Cathie Wood's ARK Invest investment firm dazzled Wall Street with triple-digit returns for many of its exchange-traded funds (ETFs) in 2020, but many of those gains have since evaporated. The stock price of her flagship ARK Innovation ETF has plunged 74% from its high, as many growth stocks have sold off sharply in response to the uncertain macroeconomic environment.

That said, investors can still learn a lot from ARK Invest's CEO. Wood brings a long-term mindset to an industry that is often preoccupied with short-term performance. Rather than setting one-year price targets, like most analysts, Wood focuses on a five-year horizon, and she has never shied away from a bold call.

For instance, ARK has a 2026 price target of $1,500 on Zoom Video Communications (ZM 0.44%) stock. That represents a 1,828% upside from its 52-week low and a 1,764% upside from its current share price. Does Wood's bullish attitude about the long-term potential of Zoom suggest is it time to buy this growth stock?

Disrupting the communications industry

Zoom operates a cloud communications platform that brings together video, phone, and chat functionality. Its cornerstone product is Zoom Meetings, a videoconferencing application that went viral during the pandemic. But the company also provides cloud phone system Zoom Phone, conference-room system Zoom Rooms, event-management platform Zoom Events, as well as a suite of developer tools and the recently launched Zoom Contact Center.

During the pandemic, Zoom Meetings earned a reputation for simplicity and reliability, and the Zoom brand became synonymous with remote work and collaboration. That competitive edge allowed the company to gain significant market share in a relatively short time. Today, Zoom Meetings and Microsoft Teams are the top videoconferencing applications on the market, according to G2 Grid, though Zoom tends to inspire greater customer satisfaction.

Zoom's brand authority and its leadership position in videoconferencing create a great foundation for its land-and-expand growth strategy, and that strategy is starting to bear fruit. Zoom Phone hit 4 million seats in August 2022, double what it had just one year ago. That said, no product except Zoom Meetings accounts for more than 10% of revenue, though Zoom Phone is getting close.

Financially, growth has decelerated as the social impacts of the pandemic have faded. In the most recent quarter, revenue rose just 8% to $1.1 billion and free cash flow dropped 50% to $229 million. But the company is battling an uncertain macroeconomic environment, and that headwind will fade in time.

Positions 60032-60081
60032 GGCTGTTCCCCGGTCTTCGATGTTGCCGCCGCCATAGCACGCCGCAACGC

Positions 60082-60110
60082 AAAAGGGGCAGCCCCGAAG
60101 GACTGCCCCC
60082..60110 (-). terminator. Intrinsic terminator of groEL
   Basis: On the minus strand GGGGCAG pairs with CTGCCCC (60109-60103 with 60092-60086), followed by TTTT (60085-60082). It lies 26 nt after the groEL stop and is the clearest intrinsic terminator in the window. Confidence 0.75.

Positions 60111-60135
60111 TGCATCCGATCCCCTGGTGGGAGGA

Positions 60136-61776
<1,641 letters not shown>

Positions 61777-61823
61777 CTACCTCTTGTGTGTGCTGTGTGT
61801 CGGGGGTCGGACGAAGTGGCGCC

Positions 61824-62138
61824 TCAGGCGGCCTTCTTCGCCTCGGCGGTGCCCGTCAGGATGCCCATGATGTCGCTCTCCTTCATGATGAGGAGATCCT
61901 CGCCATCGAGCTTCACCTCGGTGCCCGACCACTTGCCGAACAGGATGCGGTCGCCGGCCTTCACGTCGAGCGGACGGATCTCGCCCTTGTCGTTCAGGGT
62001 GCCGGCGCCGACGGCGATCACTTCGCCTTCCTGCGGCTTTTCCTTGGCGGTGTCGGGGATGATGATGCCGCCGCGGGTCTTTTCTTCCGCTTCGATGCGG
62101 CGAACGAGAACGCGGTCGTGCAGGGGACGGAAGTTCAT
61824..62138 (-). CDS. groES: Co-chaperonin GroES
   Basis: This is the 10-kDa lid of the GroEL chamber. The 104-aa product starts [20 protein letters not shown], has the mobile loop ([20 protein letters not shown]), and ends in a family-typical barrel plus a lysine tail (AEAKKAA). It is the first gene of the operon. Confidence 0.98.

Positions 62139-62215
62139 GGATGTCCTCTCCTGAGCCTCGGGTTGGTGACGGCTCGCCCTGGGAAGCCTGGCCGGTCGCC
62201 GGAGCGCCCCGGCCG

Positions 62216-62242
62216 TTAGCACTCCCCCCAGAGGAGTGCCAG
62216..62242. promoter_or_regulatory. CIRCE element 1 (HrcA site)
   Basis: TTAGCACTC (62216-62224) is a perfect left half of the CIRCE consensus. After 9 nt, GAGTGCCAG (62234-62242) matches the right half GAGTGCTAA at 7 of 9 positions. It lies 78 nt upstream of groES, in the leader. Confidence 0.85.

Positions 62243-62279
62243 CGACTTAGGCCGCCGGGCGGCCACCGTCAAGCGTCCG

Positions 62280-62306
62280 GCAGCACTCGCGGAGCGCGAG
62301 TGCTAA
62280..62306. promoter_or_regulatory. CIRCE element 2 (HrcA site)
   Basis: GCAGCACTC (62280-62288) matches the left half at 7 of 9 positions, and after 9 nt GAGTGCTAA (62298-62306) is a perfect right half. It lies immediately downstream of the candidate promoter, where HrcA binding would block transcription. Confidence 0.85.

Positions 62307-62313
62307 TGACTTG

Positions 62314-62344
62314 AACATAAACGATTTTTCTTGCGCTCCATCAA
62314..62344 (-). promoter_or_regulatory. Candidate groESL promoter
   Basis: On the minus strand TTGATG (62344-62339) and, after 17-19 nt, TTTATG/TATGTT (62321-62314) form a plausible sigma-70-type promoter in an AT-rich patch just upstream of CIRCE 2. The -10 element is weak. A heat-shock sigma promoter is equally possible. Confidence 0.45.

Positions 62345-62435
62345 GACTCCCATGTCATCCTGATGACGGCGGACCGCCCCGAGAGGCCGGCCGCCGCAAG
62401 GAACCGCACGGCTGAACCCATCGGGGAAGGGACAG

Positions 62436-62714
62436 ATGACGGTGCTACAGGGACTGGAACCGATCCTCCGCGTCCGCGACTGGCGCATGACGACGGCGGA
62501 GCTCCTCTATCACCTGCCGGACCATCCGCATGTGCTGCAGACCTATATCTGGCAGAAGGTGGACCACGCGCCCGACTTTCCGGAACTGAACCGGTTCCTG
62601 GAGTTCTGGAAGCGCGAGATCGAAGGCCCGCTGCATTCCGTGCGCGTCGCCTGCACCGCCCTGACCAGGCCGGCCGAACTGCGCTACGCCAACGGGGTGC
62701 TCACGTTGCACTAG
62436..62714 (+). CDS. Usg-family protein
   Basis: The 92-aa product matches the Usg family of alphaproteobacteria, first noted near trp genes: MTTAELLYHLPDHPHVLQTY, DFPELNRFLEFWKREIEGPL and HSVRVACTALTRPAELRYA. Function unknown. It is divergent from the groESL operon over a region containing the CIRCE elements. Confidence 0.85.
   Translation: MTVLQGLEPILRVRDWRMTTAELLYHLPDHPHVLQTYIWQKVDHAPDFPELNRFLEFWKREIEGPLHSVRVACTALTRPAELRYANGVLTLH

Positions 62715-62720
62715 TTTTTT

Moreover, when viewed through a two-year lens, which helps normalize for the impact of the pandemic, Zoom's financial performance still looks solid.


Q2 2021

Q2 2023


Revenue (TTM)

$1.3 billion

$4.3 billion


Free cash flow (TTM)

$705 million

$1.3 billion


Data source: YCharts. TTM = trailing-12-months. CAGR = compound annual growth rates. Note: Q2 2023 ended July 31, 2022.

Chasing a massive market opportunity

Zoom puts its market opportunity at $91 billion by 2025, and the vast majority of that total comes from Zoom Meetings, Zoom Phone, and Zoom Contact Center. The growing popularity of remote and hybrid work is the driving force behind that opportunity. For instance, the number of employees who engage in remote or hybrid work will rise 70% between 2021 and 2026, according to ARK Invest. And just 25% of enterprise meetings will take place in person by 2024, down from 60% in 2021, according to research company Gartner.

Building on that, there are three other catalysts working in Zoom's favor. First, its leadership in videoconferencing should help drive adoption of adjacent products. That dynamic is already evident with Zoom Phone, but management has also noted early traction with Zoom Contact Center in the most recent earnings call

Second, customers have the opportunity to simplify operations by consolidating spend on one communications platform. Of course, Zoom is not the only option, but the company has an edge over its peers when it comes to customer satisfaction.

Third, Zoom recently launched IQ for Sales, an artificial intelligence (AI) application that analyzes interactions in Zoom Meetings to discover insights for sales teams. Innovations like that should keep the company on the cutting edge of the industry, and its expansion into AI services could drive adoption by enhancing the value of Zoom Meetings (and other products in the future).

ARK's valuation model is aggressive

As my Motley Fool colleague Jon Quast discusses in this article about the investment thesis for Zoom, ARK Invest's valuation model includes some very aggressive assumptions. So investors who expect 1,700% returns over the next few years will almost certainly be disappointed, but that doesn't mean Zoom is a bad investment.

On the contrary, with shares trading at 5.7 times sales (its cheapest valuation as a public company), now looks like a great time to buy this growth stock. Given its brand authority and strong market presence with Zoom Meetings, positive momentum with Zoom Phone, and early traction with Zoom Contact Center and IQ for Sales, Zoom has a good shot at delivering market-beating returns over the next five to 10 years.